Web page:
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Agreement Between Allied Waste, EPA Reached

Legislation & Regulations

Settlement reached in Clean Air Act violation.

October 31, 2002

The U.S. Attorney’s Office and the EPA’s Region 1 office reached a settlement with Allied Waste Systems, which resolves the government's claims that Allied violated the Clean Air Act. The proposed Consent Decree requires the company to pay a $782,550 civil penalty and spend $2.3 million on an environmental project that will improve Boston's air quality at Allied's Howard Transfer Station in Roxbury. A civil complaint was also filed simultaneously with the Consent Decree.

The settlement stems from violations of provisions of the Clean Air Act that are intended to protect the stratospheric ozone layer from the harmful effects of certain chemicals, known as chlorofluorocarbons and hydro chlorofluorocarbons. Under EPA regulations, waste haulers who dispose of household appliances, which may contain CFCs or HCFCs, including refrigerators, freezers, and air conditioners, must take steps to ensure that these chemicals are not released to the atmosphere.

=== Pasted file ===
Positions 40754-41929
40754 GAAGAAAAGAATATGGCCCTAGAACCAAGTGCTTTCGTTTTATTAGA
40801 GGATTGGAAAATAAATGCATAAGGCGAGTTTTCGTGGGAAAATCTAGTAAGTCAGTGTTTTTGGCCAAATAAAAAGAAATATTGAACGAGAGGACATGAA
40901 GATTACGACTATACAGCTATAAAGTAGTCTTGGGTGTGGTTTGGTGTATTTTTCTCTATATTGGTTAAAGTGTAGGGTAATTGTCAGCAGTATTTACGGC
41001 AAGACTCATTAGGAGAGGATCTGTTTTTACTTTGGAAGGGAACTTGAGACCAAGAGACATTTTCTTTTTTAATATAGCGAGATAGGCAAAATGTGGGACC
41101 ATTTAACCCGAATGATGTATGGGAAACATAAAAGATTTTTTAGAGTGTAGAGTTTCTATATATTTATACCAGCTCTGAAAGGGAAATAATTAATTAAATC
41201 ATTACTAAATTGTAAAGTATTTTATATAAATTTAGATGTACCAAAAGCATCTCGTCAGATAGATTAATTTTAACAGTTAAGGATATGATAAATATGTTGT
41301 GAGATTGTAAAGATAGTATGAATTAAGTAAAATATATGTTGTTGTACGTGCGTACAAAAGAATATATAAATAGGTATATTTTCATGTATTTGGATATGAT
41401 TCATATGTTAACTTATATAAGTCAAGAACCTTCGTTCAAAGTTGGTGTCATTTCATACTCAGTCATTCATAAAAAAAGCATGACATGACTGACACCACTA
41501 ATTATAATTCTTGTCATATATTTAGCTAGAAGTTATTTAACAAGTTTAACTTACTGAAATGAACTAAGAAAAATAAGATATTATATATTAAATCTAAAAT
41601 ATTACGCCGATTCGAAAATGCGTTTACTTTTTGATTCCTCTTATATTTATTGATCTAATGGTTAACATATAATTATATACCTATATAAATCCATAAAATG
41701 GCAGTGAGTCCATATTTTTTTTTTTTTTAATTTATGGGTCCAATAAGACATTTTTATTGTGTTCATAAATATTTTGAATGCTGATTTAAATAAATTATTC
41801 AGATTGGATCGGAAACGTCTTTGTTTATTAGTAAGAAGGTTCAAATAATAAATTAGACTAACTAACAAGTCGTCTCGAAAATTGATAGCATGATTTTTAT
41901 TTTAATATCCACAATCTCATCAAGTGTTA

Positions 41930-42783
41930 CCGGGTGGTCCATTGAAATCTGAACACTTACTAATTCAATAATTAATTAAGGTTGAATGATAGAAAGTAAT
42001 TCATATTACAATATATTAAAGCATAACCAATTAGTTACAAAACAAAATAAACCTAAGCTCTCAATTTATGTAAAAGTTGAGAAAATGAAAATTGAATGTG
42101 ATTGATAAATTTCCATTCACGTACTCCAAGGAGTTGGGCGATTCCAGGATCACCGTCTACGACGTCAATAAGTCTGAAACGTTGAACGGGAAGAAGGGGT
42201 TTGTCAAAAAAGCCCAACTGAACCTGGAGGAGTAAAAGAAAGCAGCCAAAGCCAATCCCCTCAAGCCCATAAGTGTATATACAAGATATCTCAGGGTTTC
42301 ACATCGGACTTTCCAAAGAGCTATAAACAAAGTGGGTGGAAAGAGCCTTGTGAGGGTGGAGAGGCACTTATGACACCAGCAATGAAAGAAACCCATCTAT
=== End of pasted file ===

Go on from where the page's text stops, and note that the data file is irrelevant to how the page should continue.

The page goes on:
According to the civil complaint, between July 1997 and August 1998, Allied compacted or crushed discarded appliances collected under the trash pick-up contract with the City of Boston, without either recovering any remaining refrigerant from the appliances, or verifying that the refrigerant was previously evacuated from the appliances. Upon learning of EPA's inspections, Allied corrected the improper disposal practice.

In addition to requiring payment of a substantial civil penalty, the Consent Decree requires Allied to spend at least $2.3 million on a Supplemental Environmental Project as described below; to comply with Section 608(c) of the Clean Air Act; to conduct appropriate training of employees who are engaged in activities concerning the collection and disposal of appliances; and to implement a tracking system for all appliances picked up by Allied in the City of Boston in order to ensure future compliance with the regulatory requirements.

The Supplemental Environmental Project involves the construction of a new building at Allied's Roxbury transfer station and installing state-of-the-art emissions control technology capable of reducing dust, odors, and volatile organic compounds. This will improve aesthetics and provide for more efficient waste transfer operations.


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